By Connor Walsh
When looking at the big picture in the world of clinical engineering, it is very overwhelming to think about the extensive work involved in maintaining a hospital’s entire inventory of medical equipment and technology. However, with the right mindset from the get-go, it is very possible to grasp and manage this process over time.
The most important resources that you have as a clinical engineer are your technicians. They are the experts on the equipment and how it operates. It is imperative that you spend time early on building a relationship with them. They are the foundation of any successful clinical engineering department, and ensuring that they receive adequate training goes a long way. Communicate with them, see what concerns or issues they have and create an understanding that they are able to come to you for anything that they may need. Without them, a department cannot function, and showing them respect and generating a healthy working environment facilitates growth within.
Clinical engineering is unique in the fact that many college courses cannot teach you everything you must know to be successful, and grasping this knowledge early in your career is extremely important. Medical devices are continually evolving, and what was once a standalone unit is now an integrated medical system with our hospital medical record. As a result, we as clinical engineers are absorbing more IT responsibilities, and the knowledge of how these types of systems work can go a long way. Use the first year to dive into conferences or training that will help you better understand this side of clinical engineering. Whether it’s a CompTIA certification, a PACS administration course or any of the many other options, understanding a basic knowledge of IT/clinical devices is an excellent idea to pursue in your first year.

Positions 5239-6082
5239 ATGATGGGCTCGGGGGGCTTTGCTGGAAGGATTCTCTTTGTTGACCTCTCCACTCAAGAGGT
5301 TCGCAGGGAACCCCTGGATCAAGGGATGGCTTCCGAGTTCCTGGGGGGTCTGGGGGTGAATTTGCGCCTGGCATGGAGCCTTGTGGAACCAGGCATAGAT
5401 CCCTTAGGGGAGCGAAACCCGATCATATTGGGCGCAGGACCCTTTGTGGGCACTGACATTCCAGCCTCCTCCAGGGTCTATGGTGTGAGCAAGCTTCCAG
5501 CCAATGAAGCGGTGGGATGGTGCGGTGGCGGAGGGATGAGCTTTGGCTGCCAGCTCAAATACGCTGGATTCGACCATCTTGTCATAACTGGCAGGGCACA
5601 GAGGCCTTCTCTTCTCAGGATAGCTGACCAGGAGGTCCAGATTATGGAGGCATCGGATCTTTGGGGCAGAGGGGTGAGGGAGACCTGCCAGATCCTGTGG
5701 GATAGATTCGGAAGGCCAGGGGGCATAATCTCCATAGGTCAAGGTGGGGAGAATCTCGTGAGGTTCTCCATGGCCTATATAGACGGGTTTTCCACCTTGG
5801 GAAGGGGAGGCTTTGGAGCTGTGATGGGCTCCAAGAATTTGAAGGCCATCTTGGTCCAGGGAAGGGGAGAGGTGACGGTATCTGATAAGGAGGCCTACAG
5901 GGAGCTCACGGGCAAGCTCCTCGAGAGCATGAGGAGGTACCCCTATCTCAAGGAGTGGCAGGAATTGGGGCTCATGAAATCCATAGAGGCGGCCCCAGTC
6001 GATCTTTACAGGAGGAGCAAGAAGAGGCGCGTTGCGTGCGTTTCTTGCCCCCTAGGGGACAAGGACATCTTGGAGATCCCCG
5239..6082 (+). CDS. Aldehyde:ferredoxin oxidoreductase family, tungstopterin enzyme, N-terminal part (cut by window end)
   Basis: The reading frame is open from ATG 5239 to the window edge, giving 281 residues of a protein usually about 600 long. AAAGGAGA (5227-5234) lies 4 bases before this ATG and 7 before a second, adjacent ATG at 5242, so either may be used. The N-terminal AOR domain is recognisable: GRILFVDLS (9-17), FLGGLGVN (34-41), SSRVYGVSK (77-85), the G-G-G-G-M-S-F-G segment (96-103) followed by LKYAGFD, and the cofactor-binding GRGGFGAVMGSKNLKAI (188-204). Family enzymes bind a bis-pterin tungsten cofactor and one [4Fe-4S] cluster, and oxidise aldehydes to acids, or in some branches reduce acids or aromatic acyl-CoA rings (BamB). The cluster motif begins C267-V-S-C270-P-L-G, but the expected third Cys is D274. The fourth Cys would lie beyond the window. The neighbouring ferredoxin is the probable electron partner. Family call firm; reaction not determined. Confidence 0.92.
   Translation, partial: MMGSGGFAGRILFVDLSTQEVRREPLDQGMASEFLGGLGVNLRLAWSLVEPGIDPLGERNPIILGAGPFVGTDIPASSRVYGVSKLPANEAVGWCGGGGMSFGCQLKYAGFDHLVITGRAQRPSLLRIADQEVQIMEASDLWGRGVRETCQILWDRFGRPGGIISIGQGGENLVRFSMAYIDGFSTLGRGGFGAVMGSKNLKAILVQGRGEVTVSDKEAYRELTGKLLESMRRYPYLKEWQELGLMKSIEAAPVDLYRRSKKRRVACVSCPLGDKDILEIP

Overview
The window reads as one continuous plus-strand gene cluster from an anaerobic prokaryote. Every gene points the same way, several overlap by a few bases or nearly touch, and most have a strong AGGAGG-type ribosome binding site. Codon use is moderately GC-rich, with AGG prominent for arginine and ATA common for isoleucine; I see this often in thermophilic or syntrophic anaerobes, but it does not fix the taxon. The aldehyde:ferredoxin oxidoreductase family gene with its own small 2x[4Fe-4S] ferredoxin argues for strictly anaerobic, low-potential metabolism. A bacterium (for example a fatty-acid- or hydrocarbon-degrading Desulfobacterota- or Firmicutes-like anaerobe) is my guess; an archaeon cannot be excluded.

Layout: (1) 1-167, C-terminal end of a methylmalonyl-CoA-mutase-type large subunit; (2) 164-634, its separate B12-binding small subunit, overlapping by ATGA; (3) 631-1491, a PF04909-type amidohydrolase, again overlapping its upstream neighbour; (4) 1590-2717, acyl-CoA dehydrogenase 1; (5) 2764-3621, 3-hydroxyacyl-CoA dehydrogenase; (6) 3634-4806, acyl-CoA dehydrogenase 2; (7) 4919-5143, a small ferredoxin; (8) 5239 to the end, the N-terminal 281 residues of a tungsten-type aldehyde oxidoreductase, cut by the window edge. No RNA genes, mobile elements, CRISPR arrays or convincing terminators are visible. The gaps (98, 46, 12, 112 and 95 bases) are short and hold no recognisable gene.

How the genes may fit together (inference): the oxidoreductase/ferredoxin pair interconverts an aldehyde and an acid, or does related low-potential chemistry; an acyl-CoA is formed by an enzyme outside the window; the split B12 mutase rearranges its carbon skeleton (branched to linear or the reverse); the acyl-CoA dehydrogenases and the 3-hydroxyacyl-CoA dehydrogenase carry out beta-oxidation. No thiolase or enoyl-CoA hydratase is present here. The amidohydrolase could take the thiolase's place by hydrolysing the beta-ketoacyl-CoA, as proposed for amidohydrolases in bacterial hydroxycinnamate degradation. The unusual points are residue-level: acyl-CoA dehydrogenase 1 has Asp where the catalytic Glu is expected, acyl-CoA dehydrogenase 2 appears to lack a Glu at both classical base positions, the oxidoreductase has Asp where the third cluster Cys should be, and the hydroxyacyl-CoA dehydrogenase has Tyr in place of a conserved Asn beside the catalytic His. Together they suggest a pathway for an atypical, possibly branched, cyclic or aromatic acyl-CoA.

Within my first year of clinical engineering at the Veterans Affairs (VA), I have been able to see the tremendous benefits that can come with personal networking. There is no need to re-create the wheel. Reach out to other clinical engineers when you are trying to implement a new process in your facility to see if there might be a similar idea already in place. In addition to the other 151 clinical engineering departments in the VA that we can contact, we have developed a relationship with the clinical engineering staff at the private hospital located near us and also have affiliate agreements in place with local colleges to provide additional opportunities for co-ops, interns and volunteers. Step out of your comfort zone and think outside the box at how and to whom you can develop a connection with. The resources that can be gained by networking with individuals in your field can be very beneficial. It is important to set the groundwork for these relationships in your first year.
Clinical engineering is an exciting, growing field and the opportunities that lie within are vast. Starting your career down the right path can shape the kind of experiences you face, making sure to take advantage of these opportunities early on is essential. Build a relationship with your technicians, pursue various training options and build a network of clinical engineers that you can rely on to help ensure the success of your department. Utilize your first year to its full potential and never lose the ambitious trait that all clinical engineers should have.
Connor Walsh is a supervisory biomedical engineer at U.S. Department of Veterans Affairs.
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